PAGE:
There is a skill in teaching that typically goes unsaid and yet becomes apparent when a really gifted one comes into your life. Most of us have drawn our inspiration from them at some point in our lives, or maybe better said, from one or two that made their mark on us if just by creating an environment that both physically and mentally challenged us to think, to explore and to be better. The act of sharing your knowledge with others and doing so in such a way as to impart on them your passions and “bringing them along” so they get a taste of your passion for the subject matter is like no other.  I began my college career as an art education major. I loved the art studios and classes in the basement of some of the oldest buildings on campus - once called a “teachers college” and where Robert Frost taught for a bit. The environment and those years living in a small valley in New Hampshire were womb-like yet I found I was still searching. My art teachers were okay but I was bored and at the time there were very few teaching jobs and I changed my major from education to photography and decided I’d be the person that took photographs for science text books. Then I took a geography class and I never looked back. Here was an area of study that took my creativity and curiosity to a different place and I soon found myself doing research in the mountains and ocean-side cliffs of Arcadia National Park, ME. Geography seemed to combine my love of art, rocks, landscapes, maps, history, philosophy and people. But the main attraction was the man behind the geography - Dr. M.W. Dow. Here was a professor that taught with passion and challenged us to find answers by observation, reason and research...and while he was fair he was really tough and you had to always be on your toes and could not hide in the back or take a day off. I think this was also why I changed my major to geography. I loved the challenge and was motivated by this man and found the subject matter exhilarating. That is the trait of our best teachers. To get us excited about the subject matter and lead us to discover the answers on our own. Artist Jane Slivka made this happen during her acrylic “Painting Out Loud” artists workshop in New Smyrna Beach that I attended two weeks ago. I found out about the workshop by pure luck while searching online for art in the area.  Back when I was painting daily I felt at home working in watercolor. I always liked working and watching how the water and paint interacted and I always liked to work fast and furiously yet during my many years of not painting I was developing a more mature creative mind and knew I needed to explore other mediums. So here was one on acrylics and what better way to jump start my need to start painting again than with a workshop - so off I jumped. The morning painting was a slow start for me as I spent time learning how this paint felt on the brush and how it reacted to water and the canvas as I worked on our assignment of a house by the water. I wanted to paint fast and free like I did with watercolor but had to learn patience with more focus on negative painting. At the same time my heart was pounding as I was beginning to feel like acrylics may be the best medium for me since it was like watercolor but also had similar qualities of oils without the smell and toxins. When it was time for the afternoon painting my confidence was rising and yet I was in a panic on the subject matter - people! We were given a photocopy of a few images of caribbean village people and told to develop our own composition. Then Jane showed us how she paints people and I was thrilled and petrified that it was threw a series of very quick strokes with larger brushes to give the sense of the figure’s body and then we were to paint the cloths over the images. I tentatively stepped up to my blank canvas with dark green paint on a 1.5 inch brush and took a deep breath and sketched the three figures.  Having to learn patience as you need to wait for this to dry I found washing your brush and changing out your water was just about the right amount of time to allow the paint to dry as well as your creative thinking to rest a bit. I then used the same wide brush with white and painting the cloths with swift long strokes. Then another clean brush/water action and went back and worked in the backgrounds and light sources. The final result is “Three Ladies Walking” -partially shown above and the entire image can be seen in the Art Studio portion of this site.  When we both looked at the painting together and I heard her praise I knew I had made a break-through and felt another door opening.  Many years ago a soccer coach told me that the best athletes make the really difficult plays look easy and that is what Jane did. Her passion for painting and painting with acrylics filled the room and her teaching style made the exercises seem easy while she motivated & led everyone in this new subject matter. Oh and did I mention she’s also a very well-respected artist and sells her work in many galleries and large retail stores like Target sell prints of her work. I left the workshop feeling exhausted, enlightened and with a “can’t wait” to get back to painting and look forward to working with acrylics. During the ninety minute drive back home I couldn’t help but reflect on how this came about. Was it just “by accident”? Brush on!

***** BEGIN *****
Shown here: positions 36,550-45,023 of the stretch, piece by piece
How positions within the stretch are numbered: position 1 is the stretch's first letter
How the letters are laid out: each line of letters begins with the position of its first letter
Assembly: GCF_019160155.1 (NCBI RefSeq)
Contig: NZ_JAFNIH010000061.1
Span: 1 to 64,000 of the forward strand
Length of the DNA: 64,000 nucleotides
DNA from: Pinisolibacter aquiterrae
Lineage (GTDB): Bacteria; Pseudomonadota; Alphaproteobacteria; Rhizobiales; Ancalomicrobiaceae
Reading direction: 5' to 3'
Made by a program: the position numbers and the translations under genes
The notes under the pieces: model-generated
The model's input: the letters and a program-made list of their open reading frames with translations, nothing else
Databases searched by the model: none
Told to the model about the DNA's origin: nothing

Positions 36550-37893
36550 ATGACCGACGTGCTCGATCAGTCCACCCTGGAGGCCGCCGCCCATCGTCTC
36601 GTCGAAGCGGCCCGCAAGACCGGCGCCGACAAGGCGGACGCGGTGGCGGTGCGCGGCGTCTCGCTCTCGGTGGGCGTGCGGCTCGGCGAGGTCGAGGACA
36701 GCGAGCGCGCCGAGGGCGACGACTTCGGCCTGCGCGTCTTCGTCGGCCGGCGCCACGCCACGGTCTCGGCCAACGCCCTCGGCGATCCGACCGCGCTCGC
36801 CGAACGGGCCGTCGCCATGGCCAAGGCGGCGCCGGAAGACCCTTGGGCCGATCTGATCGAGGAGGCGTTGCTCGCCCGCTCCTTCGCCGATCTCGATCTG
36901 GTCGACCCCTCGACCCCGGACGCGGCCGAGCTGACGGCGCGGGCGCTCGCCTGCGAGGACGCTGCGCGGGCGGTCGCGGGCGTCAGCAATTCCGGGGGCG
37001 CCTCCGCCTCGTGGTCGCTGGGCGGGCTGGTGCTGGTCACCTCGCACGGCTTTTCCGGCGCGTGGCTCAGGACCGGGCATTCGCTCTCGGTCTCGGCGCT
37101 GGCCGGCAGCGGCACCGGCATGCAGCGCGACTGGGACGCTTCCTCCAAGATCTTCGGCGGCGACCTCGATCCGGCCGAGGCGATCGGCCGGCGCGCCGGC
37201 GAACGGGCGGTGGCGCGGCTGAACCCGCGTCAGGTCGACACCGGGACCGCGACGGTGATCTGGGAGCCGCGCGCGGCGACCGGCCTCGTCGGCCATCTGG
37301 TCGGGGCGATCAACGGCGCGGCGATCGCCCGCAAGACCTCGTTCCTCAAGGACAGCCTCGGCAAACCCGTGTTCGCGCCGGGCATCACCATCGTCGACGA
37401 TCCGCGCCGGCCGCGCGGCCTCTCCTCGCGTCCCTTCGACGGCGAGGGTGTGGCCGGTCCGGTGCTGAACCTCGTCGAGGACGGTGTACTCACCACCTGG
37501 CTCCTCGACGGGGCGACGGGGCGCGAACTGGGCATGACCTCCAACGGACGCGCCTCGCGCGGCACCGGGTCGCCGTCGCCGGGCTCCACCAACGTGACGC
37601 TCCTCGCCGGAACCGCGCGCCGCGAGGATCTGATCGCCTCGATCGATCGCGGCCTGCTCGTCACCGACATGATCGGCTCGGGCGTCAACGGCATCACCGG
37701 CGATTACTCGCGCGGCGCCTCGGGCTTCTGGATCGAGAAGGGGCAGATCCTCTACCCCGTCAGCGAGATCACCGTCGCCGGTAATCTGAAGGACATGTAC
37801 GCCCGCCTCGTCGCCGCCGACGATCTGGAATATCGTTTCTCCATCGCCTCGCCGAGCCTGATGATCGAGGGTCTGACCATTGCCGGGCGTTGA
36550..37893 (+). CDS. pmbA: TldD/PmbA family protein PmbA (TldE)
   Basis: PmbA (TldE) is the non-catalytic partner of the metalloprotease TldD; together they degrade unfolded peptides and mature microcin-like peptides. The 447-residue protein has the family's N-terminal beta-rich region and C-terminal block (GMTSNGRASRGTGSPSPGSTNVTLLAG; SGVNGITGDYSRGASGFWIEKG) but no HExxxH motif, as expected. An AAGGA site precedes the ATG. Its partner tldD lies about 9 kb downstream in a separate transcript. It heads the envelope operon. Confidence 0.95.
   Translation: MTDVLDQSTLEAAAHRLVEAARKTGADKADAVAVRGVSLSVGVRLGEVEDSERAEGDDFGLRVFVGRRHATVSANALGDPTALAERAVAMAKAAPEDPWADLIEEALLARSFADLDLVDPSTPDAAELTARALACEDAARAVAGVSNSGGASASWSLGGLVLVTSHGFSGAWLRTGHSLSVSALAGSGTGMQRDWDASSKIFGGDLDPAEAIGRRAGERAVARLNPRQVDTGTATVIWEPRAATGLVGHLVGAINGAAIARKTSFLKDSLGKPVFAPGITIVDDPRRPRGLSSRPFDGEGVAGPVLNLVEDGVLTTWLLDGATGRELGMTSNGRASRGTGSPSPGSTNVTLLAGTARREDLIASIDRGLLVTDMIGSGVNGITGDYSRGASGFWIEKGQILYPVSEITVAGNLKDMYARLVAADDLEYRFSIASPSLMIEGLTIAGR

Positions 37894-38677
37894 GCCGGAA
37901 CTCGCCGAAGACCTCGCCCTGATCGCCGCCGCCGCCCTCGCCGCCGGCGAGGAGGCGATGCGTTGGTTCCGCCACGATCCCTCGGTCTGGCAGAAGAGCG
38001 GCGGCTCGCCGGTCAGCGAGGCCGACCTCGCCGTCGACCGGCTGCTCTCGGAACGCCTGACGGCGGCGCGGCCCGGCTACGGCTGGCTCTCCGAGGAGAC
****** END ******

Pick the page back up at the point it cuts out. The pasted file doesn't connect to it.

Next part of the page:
P.S. You can find links to learn more about Jane Slivka and the Atlantic Center for the Arts in the Art Studio section of my site.